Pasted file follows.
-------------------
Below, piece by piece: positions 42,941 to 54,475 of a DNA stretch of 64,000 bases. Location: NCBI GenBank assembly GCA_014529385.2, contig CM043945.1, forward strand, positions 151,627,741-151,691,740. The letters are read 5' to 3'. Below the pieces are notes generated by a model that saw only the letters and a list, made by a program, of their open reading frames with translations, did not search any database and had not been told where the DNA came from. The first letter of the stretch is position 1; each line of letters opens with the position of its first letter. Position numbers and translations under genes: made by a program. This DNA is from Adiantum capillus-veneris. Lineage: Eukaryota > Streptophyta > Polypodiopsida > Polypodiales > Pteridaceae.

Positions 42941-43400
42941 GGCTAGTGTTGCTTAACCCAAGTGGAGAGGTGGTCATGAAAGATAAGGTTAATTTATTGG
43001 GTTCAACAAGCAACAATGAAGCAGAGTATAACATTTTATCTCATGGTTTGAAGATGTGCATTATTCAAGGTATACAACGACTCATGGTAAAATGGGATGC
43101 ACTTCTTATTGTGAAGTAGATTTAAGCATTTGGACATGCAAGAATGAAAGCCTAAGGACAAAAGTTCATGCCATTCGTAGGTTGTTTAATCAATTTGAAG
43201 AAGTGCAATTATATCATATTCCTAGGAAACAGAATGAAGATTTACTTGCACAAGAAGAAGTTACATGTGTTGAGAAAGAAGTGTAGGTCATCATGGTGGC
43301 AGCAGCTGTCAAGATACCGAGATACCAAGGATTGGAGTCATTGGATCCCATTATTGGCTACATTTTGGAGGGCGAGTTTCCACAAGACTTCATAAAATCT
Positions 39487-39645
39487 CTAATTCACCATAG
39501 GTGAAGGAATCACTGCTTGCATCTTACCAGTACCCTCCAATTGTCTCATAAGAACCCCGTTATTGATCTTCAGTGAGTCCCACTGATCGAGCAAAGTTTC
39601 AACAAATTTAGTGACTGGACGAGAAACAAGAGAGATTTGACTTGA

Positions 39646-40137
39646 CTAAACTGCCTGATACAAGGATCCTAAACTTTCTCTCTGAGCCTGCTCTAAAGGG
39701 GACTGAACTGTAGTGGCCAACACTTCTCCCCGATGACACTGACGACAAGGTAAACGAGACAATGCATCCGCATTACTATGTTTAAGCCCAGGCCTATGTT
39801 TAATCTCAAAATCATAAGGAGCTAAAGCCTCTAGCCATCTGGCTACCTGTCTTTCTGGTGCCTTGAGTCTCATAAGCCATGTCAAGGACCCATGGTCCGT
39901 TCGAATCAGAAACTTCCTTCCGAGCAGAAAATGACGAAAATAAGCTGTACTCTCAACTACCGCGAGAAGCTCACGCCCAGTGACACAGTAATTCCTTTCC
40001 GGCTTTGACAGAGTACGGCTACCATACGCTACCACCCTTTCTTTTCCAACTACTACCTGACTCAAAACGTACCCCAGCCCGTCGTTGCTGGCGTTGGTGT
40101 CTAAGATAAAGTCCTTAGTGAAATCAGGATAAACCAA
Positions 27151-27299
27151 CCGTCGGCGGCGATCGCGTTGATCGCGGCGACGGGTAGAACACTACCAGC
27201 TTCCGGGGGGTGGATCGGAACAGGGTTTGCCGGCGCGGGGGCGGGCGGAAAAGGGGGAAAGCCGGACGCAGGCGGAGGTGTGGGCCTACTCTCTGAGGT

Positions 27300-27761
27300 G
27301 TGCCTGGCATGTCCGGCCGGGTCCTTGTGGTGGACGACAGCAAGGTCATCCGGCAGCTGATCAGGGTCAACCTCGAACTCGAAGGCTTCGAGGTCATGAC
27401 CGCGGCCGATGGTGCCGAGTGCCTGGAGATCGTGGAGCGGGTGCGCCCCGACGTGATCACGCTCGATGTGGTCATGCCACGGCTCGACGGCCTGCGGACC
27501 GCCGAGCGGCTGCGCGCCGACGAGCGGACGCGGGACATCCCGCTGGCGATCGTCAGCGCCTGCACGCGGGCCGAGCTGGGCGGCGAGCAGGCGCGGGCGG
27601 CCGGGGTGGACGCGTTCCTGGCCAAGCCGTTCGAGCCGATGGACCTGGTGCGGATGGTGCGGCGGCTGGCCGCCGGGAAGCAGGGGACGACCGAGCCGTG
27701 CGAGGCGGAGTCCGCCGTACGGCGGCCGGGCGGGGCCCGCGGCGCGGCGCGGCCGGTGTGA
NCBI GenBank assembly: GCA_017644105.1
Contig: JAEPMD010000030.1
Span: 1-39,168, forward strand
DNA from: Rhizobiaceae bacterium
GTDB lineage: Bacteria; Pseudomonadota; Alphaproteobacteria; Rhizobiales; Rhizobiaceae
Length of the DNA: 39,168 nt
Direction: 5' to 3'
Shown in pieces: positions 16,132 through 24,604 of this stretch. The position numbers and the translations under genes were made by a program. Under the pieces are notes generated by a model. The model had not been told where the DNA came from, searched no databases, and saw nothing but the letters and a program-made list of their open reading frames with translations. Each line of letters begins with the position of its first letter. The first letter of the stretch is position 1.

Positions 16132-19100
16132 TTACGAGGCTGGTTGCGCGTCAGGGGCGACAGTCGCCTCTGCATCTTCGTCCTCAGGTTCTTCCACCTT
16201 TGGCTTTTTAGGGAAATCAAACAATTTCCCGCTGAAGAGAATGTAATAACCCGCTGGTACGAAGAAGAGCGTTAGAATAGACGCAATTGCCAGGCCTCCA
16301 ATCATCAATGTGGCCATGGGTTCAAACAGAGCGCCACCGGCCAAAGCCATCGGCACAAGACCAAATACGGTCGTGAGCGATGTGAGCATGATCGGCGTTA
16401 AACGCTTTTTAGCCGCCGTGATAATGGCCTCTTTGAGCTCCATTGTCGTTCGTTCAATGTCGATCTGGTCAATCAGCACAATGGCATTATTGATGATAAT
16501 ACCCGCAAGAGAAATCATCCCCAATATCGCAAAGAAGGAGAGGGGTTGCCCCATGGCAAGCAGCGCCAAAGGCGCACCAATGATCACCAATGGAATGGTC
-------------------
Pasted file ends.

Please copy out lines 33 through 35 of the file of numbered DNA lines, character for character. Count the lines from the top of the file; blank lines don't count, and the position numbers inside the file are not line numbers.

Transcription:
GTDB lineage: Bacteria; Pseudomonadota; Alphaproteobacteria; Rhizobiales; Rhizobiaceae
Length of the DNA: 39,168 nt
Direction: 5' to 3'